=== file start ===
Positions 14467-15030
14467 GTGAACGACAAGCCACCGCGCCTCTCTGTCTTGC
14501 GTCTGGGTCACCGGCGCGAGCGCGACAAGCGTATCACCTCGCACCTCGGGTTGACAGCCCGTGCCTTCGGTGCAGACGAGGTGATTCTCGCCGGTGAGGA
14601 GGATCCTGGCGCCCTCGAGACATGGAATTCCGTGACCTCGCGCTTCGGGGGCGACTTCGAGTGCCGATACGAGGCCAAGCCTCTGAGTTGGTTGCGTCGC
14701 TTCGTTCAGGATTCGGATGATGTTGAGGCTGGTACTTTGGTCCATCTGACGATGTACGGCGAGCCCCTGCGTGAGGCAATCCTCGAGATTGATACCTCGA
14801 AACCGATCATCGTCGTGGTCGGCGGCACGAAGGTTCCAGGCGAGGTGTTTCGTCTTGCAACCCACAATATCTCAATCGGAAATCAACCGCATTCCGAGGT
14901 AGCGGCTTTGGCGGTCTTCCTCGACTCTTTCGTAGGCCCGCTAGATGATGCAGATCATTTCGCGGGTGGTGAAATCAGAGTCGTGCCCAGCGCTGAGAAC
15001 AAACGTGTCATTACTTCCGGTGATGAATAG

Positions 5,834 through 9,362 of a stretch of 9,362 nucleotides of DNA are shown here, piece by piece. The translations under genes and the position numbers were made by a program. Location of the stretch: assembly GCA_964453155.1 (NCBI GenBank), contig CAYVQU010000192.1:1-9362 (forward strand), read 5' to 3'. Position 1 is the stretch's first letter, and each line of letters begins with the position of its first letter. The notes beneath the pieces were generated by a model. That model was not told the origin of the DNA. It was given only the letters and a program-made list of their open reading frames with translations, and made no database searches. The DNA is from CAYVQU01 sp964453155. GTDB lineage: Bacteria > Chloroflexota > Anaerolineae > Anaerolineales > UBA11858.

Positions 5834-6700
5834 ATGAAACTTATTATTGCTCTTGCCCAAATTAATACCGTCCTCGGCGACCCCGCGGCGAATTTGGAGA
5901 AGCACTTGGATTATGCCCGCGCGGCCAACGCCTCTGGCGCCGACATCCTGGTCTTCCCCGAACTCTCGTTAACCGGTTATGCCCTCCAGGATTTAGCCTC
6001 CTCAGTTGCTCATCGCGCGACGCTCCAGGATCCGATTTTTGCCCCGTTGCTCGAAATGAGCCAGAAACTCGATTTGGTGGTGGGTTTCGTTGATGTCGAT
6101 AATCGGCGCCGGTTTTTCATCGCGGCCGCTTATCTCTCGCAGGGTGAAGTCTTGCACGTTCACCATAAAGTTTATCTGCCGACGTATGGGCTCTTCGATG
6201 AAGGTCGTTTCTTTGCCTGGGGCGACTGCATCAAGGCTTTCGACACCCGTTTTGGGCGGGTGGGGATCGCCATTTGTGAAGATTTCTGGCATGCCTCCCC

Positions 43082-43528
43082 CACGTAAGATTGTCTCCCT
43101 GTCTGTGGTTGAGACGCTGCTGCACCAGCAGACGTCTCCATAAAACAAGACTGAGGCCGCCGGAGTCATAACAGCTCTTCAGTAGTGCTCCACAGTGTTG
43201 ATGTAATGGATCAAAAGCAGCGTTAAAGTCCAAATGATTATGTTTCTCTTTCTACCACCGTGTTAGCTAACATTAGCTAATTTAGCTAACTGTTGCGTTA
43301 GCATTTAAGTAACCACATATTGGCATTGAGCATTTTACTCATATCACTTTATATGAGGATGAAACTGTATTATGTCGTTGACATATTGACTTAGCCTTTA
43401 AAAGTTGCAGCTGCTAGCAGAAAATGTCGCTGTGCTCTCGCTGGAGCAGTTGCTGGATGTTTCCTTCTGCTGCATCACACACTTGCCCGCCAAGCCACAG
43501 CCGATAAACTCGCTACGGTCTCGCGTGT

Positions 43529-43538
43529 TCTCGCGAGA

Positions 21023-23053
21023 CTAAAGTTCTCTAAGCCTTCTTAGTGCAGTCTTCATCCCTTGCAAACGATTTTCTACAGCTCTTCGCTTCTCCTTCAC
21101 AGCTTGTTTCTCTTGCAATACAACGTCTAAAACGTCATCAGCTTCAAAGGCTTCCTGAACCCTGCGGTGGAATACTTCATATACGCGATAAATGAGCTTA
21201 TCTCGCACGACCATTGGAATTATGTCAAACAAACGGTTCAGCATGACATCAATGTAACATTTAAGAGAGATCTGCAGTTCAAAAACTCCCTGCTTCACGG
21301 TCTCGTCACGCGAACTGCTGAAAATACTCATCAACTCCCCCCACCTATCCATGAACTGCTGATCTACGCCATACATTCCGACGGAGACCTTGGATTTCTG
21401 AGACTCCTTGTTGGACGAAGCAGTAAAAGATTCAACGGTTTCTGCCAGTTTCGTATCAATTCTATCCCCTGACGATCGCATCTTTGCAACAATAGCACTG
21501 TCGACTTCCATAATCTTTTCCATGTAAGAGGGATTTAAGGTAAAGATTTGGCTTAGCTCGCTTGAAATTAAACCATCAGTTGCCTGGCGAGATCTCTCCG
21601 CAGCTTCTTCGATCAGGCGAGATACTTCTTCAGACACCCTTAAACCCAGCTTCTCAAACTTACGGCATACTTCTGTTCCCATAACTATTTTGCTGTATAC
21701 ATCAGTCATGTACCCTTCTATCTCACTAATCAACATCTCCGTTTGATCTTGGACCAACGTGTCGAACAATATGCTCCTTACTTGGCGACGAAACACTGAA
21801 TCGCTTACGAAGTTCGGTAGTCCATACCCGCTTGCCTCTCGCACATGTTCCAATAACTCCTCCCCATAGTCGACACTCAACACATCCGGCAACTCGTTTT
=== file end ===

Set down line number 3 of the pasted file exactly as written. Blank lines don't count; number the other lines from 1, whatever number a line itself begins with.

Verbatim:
14501 GTCTGGGTCACCGGCGCGAGCGCGACAAGCGTATCACCTCGCACCTCGGGTTGACAGCCCGTGCCTTCGGTGCAGACGAGGTGATTCTCGCCGGTGAGGA